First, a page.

The Hummers of Summer – B&W Part Deux

After yesterday’s post the semi-perfectionist in me reared it’s pretty normal looking head and I took the concept of shooting it like film a step further. I culled the best of the images of my hummers from the original black and whites and took the original files and “processed” them like I would have if I had been exposing negatives in the dark room. I didn’t dodge and burn – but I played with exposure so that the images were as contrasty enough to really bring out the detail I knew was there in my “negatives”. No sharpening, no digital fixes, no sepia or pinhole. Just straight B&W with an exposure adjustment. I think this is a pretty fair comparison – 6 good shots out of 30+.

Some random facts about Hummingbirds:

They lay 2 white eggs the size of peas.

Their migration is timed according to the appearance of certain flowers along their route.

A group of hummers is called a bouquet, a shimmer, a hover, a tune or a glittering – all of these seem pretty appropriate.

They flap their wings up to 75 beats per second.

They build their nests from spider silk covered with lichens.

A hummer consumes twice its body weight each day.

I love how this female appears to be whispering to the feeder.

I seem to get the most in-focus shots of this content female.

One of my males coming in for a landing.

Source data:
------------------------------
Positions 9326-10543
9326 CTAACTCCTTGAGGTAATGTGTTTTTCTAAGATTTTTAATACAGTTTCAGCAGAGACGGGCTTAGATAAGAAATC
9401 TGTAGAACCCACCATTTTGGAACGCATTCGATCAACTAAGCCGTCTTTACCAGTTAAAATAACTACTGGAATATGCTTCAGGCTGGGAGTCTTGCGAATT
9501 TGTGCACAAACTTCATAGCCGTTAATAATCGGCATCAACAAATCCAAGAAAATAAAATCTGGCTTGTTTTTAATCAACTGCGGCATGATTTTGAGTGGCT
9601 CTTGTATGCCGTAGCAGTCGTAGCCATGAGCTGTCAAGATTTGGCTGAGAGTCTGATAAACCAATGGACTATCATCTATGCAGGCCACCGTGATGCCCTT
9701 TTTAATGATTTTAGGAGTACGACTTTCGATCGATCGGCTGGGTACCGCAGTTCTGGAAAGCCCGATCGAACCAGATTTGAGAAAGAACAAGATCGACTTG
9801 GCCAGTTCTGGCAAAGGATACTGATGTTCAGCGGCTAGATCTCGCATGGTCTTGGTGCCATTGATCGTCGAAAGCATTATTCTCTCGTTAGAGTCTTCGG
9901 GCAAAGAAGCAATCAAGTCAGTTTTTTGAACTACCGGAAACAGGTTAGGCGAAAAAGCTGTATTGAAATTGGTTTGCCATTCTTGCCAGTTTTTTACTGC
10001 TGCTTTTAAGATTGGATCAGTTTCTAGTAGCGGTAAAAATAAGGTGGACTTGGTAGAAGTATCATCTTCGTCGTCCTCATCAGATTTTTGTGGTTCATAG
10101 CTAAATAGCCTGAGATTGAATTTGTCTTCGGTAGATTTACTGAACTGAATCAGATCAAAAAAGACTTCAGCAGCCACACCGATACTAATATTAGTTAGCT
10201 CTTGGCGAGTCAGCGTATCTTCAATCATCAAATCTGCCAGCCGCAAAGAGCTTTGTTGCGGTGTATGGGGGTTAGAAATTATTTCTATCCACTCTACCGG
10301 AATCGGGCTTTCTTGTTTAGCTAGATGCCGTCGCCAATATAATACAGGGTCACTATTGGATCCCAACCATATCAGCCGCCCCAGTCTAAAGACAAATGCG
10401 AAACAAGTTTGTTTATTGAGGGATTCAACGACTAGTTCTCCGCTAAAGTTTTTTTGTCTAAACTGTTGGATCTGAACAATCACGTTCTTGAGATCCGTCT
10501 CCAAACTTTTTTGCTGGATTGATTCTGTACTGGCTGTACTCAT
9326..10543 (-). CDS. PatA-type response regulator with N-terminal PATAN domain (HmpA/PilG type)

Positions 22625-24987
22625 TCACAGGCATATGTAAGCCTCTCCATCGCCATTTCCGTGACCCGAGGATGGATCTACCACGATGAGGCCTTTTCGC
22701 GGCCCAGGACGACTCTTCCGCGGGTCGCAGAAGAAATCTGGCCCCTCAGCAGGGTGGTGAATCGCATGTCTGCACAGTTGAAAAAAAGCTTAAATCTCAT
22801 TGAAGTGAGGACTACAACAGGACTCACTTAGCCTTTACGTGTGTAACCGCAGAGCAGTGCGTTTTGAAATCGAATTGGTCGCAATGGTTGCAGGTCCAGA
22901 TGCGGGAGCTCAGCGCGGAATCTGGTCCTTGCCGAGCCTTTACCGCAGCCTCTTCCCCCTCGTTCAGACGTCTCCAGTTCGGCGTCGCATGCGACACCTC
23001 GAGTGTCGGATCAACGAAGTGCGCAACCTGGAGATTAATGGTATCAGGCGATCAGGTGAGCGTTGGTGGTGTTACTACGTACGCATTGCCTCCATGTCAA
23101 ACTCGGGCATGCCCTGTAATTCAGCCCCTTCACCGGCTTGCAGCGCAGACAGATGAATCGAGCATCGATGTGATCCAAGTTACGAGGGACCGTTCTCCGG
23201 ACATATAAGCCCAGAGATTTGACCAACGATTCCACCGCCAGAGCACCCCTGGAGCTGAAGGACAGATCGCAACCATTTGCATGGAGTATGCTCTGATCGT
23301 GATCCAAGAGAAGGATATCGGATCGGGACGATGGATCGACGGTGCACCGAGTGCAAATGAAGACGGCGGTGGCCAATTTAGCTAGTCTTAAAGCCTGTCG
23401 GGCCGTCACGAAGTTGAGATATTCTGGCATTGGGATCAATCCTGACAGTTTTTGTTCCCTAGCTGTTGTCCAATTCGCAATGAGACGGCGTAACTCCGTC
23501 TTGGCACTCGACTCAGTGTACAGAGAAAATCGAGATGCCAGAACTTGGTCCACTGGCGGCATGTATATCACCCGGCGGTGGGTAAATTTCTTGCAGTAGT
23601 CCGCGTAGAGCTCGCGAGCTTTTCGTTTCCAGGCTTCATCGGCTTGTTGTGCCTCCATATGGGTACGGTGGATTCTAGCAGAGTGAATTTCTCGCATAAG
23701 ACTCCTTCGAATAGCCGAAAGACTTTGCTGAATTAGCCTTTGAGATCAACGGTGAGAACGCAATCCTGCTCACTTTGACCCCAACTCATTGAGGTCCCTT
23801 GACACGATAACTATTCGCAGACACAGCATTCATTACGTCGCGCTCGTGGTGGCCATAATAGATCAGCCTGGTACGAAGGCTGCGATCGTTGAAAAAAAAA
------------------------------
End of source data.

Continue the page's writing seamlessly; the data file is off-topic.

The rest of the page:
Fluttering female from my neighbor’s “shimmer”.

The chubby female feeding. She is the calmest of my “Bouquet”

These guys dive bombed us as we refilled the feeder.

Thanks for giving these guys a second look with me.

The Hummers of Summer – A Study in Black and White


This week I was reading a blog about my camera model and the author issued a challenge. Shoot it like a Film Camera While this blog is specifically about shooting an Olympus E-M5, this entry was one that I thought made a lot of sense to almost any digital shooter. Take your state-of-the-art digital camera, strip it of its bells and whistles, limit your options, and process it all using the same settings. Don’t look at the images for 12 hours – imagine you have dropped it off for developing, just like the good old days.

I decided to shoot some hummingbirds on mine and my neighbor’s porches. No ISO adjustments, no DIS mode, no noise control. Set the aperture, focus, click. I decided that I would “process” these shots in black and white. I saw a photo of a hummingbird on Facebook yesterday (the image at the beginning of this post – from the OSU archives) shot sometime in the non-digital past in that luscious yellowish black and white. I loved that the details were so silver and pristine with no color to take away from the purity of the image. I output my images in a black and white pinhole with a light sepia. All processed exactly the same.

What follows are 30 shots from my 36 exposure “roll” of imaginary film shot over the last few days and “processed” late last night.

Some are more successful than others. I love the way that they have a more natural feel in the absence of vivid red plastic. I was happy to see more detail than I had imagined.































It’s actually a little liberating to shoot and hope for the best. It may not be my best work, but there are some that I really like the feel of. Who knows – doing something like this – stepping away from technology, will make me a better shooter. I don’t miss the color, and that’s interesting considering my subject matter.

Give it a try – shoot it like film!